The NHS in England is facing its ‘greatest workforce crisis in history’, according to a damning report from MPs.
The Commons Health and Social Care Committee’s report found that England is now short of 12,000 hospital doctors and more than 50,000 nurses and midwives, posing a serious risk to patient safety.
The committee predicts that an extra 475,000 jobs will be needed in health and an extra 490,000 in social care by the early 2030s. In the meantime, hospital waiting lists reached a record high of almost 6.5 million in April.
The cross-party committee said the government’s refusal to “do proper workforce planning” meant it was not able to tackle the Covid backlog, exacerbating waiting times.
Industry body Care England told the committee that social care workforce planning was an “unaddressed afterthought”, despite the care sector being a similar size to the NHS workforce.
The government claimed in response that workforce targets – with the exception of recruiting 6,000 more doctors in general practice – were either met or on track to be met. However, the report said many stakeholders had argued the targets themselves were “inadequate, inappropriate and insufficiently ambitious”.
A further finding of the committee is that NHS pension agreements mean senior doctors are forced to reduce their working hours because they need to “taper” their income to fall beneath the tax relief threshold – the Royal College of Surgeons of England told the committee that this was causing some doctors to retire early, which was in turn impacting waiting lists and staff retention.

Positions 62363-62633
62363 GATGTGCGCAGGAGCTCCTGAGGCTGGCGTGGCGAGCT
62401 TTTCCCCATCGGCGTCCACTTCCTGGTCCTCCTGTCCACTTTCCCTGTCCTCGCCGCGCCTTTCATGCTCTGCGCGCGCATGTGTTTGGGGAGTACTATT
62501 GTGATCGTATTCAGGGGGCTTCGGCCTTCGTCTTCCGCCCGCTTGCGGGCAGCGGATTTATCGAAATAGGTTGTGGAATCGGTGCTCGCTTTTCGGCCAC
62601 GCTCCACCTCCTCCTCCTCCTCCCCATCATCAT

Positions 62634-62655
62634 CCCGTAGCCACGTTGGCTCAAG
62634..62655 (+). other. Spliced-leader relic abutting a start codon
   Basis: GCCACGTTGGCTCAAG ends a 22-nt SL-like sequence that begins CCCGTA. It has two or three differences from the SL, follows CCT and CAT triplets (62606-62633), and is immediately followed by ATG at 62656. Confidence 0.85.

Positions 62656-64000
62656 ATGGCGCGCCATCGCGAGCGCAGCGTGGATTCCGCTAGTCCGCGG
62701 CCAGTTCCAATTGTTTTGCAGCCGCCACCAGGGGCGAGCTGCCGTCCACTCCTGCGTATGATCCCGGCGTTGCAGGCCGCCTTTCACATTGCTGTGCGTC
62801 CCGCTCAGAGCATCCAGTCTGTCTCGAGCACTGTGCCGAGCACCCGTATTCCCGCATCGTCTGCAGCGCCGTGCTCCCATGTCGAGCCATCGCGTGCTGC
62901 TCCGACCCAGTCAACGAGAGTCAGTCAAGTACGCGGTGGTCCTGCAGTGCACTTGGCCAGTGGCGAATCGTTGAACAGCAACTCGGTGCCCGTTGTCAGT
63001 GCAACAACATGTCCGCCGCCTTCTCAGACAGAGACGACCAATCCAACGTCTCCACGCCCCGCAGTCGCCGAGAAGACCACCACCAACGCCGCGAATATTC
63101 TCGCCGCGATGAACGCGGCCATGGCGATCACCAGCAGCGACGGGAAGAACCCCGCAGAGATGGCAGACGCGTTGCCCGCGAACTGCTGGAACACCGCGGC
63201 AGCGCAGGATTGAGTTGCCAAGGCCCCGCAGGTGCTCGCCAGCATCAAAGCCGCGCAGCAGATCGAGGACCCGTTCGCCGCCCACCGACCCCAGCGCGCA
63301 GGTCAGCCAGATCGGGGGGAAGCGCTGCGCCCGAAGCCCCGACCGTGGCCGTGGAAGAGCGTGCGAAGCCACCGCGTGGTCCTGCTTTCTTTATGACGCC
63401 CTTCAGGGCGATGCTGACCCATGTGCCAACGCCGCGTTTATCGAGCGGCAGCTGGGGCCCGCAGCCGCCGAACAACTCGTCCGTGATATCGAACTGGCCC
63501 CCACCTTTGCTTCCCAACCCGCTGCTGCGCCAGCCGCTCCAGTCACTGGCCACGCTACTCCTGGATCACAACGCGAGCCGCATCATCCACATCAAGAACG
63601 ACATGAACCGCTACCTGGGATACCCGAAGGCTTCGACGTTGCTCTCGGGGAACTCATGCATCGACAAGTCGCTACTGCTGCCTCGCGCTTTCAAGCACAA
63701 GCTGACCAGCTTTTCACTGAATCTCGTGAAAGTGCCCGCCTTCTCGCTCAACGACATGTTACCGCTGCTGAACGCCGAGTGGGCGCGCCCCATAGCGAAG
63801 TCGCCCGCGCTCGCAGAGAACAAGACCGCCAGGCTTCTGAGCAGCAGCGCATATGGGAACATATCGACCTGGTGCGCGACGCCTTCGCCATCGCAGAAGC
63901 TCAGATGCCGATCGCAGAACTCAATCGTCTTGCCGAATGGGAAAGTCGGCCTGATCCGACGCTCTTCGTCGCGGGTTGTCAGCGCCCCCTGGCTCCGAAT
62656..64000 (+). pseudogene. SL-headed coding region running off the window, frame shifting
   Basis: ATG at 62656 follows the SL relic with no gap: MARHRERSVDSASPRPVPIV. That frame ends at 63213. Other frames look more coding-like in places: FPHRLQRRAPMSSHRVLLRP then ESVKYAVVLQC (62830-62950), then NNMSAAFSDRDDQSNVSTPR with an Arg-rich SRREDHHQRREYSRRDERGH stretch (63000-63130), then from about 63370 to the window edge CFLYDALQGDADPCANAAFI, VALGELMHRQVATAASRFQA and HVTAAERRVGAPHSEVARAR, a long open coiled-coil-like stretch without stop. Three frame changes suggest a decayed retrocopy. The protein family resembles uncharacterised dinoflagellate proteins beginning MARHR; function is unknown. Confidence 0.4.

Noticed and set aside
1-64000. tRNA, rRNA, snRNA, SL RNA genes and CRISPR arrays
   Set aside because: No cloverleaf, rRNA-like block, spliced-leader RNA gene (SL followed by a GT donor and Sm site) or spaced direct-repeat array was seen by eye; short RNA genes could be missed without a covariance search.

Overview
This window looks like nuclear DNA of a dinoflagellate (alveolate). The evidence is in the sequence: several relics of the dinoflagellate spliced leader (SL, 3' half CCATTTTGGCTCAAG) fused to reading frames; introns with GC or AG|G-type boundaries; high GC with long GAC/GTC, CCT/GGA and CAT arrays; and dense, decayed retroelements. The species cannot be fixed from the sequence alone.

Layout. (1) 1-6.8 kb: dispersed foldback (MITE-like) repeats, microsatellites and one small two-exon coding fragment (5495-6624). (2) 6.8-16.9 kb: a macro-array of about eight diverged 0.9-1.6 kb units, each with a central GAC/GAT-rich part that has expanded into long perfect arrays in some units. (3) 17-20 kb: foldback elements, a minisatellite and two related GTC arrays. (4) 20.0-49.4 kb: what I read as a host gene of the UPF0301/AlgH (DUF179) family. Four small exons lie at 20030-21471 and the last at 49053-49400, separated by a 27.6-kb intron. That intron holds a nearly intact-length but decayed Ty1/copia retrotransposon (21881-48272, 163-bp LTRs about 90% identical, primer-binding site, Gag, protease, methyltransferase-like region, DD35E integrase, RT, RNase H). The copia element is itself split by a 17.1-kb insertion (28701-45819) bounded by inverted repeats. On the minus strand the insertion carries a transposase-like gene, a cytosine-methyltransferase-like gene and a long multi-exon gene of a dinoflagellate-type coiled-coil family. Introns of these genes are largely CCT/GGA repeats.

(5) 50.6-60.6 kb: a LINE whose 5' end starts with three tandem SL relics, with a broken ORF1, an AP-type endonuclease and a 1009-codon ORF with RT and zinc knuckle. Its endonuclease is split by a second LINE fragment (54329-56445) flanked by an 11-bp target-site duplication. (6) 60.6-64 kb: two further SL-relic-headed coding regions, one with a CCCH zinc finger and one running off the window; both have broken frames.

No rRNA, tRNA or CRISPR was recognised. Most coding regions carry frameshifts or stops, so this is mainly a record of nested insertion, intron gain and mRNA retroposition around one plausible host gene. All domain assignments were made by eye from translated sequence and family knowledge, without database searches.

Maternity services are one of the areas under the most acute pressure, according to the committee. Earlier this year, the Ockenden review urged maternity units to introduce minimum staffing levels after a shocking number of avoidable deaths in failing NHS trusts.
Pay is also a crucial factor, the report found. More than 17,000 jobs in care fall below the minimum wage, according to government analysis. It called for HMRC to be more proactive in enforcing this.
Alongside staff shortages and long waiting lists, bullying rates are a concerning factor in NHS retention rates and should be a priority for workforce leaders.
“Poor behaviour amongst staff is a major issue, especially in the NHS, where bullying rates remain very high,” the report said. “Discrimination and harassment stemming from the race, gender, and sexuality of staff are an issue which we have chosen to highlight when looking at the overarching inequalities in the workforce.”
According to the 2021 NHS staff survey, more than one in four NHS staff have experienced an incident of bullying in the preceding 12 months.
Committee chair, former health secretary Jeremy Hunt, said understaffing needed to be a top priority for the new prime minister.
“Persistent understaffing in the NHS poses a serious risk to staff and patient safety, a situation compounded by the absence of a long term plan by the government to tackle it,” he said.
“We now face the greatest workforce crisis in history in the NHS and in social care with still no idea of the number of additional doctors, nurses and other professionals we actually need.
“NHS professionals know there is no silver bullet to solve this problem but we should at least be giving them comfort that a plan is in place.”
Danny Mortimer chief executive of NHS Employers, said: “Health leaders are beyond worried that the government has shown a sustained reluctance to act decisively on NHS and social care staffing and echo the committee’s concerns that the lack of long term planning and investment risks the government’s plans to tackle the waiting list backlog and poses a serious risk to both staff and patient safety.
“This lack of long-term planning and investment is reinforced by the committee’s expert panel in their related report which rates government progress on key workforce commitments as ‘inadequate’.
“Our political leaders now need to be brave enough to tell the truth and be honest with the public about the scale of challenges facing social care and health and tackle workforce planning and investment head on. It is time for a reality reset on the NHS.”